Scientists at the University of Bonn have discovered a previously unknown fruit fly gene that controls the metabolism of fat. Larvae in which this gene is defective lose their entire fat reserves. Therefore the researchers called the gene 'schlank' (German for 'slim'). Mammals carry a group of genes that are structurally very similar to 'schlank'. They possibly take on a similar function in the energy metabolism. The scientists therefore have hopes in new medicines with which obesity could be fought.
If scientists decipher the function of a gene, they are allowed to name it. With the fruit fly Drosophila there is a rather paradox convention. The names always indicate what the fly looks like if the respective gene is defective. That is also the case with the schlank gene. If it is unimpaired the fly larva can build up fat reserves. It becomes fat. 'Larvae with a mutation of schlank, however, remain slim,' Professor Michael Hoch from the University of Bonn explains. 'In extreme cases the defect can even lead to death.'
Together with Dr. Reinhard Bauer and other employees the development biologist has explored what exactly 'schlank' does. According to their research the gene contains the instructions of what is known as ceramide synthase. Ceramides serve as raw materials for the gauzy membranes that enclose all of the cells in the body. Moreover, schlank also has a regulatory function. It promotes lipid synthesis and at the same time inhibits the mobilisation of fat from the fat reserves.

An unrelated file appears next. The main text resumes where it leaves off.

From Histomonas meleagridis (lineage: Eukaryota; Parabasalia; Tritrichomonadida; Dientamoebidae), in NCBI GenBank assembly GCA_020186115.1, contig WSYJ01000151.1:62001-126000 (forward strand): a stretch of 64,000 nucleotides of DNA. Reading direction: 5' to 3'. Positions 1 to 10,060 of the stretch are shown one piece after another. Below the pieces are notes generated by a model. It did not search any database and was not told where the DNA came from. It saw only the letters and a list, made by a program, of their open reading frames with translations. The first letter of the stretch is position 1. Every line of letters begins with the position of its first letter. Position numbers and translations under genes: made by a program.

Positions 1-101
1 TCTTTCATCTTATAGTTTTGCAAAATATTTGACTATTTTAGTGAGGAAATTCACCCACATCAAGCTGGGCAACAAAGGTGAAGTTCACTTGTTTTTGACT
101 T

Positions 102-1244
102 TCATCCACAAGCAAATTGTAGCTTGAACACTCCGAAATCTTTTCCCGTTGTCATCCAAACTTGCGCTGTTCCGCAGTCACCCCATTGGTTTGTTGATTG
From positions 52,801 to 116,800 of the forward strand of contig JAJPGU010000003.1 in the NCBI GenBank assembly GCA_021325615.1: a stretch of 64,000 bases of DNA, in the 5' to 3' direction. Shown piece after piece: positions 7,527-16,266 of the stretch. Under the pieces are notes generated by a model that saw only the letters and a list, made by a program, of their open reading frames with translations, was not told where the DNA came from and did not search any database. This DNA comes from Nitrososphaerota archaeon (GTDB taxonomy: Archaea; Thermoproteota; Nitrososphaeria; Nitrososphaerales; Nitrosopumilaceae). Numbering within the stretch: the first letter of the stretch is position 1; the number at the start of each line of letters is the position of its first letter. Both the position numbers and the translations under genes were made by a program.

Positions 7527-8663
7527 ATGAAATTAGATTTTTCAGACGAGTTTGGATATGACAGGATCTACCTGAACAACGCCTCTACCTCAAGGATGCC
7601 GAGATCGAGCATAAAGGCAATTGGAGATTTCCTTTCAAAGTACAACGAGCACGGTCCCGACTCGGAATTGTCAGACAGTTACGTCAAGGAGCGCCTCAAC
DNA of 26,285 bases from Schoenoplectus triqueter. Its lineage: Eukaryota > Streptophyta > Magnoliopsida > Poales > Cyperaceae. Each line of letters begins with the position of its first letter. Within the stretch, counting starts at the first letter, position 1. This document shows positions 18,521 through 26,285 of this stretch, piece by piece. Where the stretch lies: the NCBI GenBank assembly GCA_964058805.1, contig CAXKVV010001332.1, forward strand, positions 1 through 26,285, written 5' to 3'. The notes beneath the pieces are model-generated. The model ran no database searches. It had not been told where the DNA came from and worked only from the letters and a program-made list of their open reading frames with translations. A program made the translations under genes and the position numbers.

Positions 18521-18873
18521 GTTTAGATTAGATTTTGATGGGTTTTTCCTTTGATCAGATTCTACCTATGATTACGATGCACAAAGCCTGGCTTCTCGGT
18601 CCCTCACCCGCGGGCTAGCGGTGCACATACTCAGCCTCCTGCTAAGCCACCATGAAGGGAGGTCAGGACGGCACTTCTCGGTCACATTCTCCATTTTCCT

Mouse gene saves fly larvae
Mouse gene saves fly larvae
There is a chance that this is not only the case in fruit flies. Humans also produce ceramide synthases however not just one as Drosophila does but rather as many as six different ones. For this purpose humans rely on a group of genes so-called Lass genes. Ceramide synthases are extremely important for animals. Mutations in the corresponding genes lead to severe metabolic disorders and to malfunctions of organ systems. That is why our Lass genes look surprisingly similar to the schlank gene of fruit flies.
This resemblance is so striking that Lass genes from mice can partially compensate for the defect schlank gene in mutant flies. 'We introduced a mouse Lass gene in mutant Drosophila larvae,' Michael Hoch says. 'Normally the larvae died immediately after hatching. Thanks to the Lass gene they resumed building up body fat and survived until the next development stage.'
Up to now, the Lass genes of mammals have not been connected with the regulation of the lipid metabolism. 'But due to the strong parallels with schlank we think such a function is very probable,' Professor Hoch presumes. 'If this is the case they would be a promising approach for new medications for obesity.
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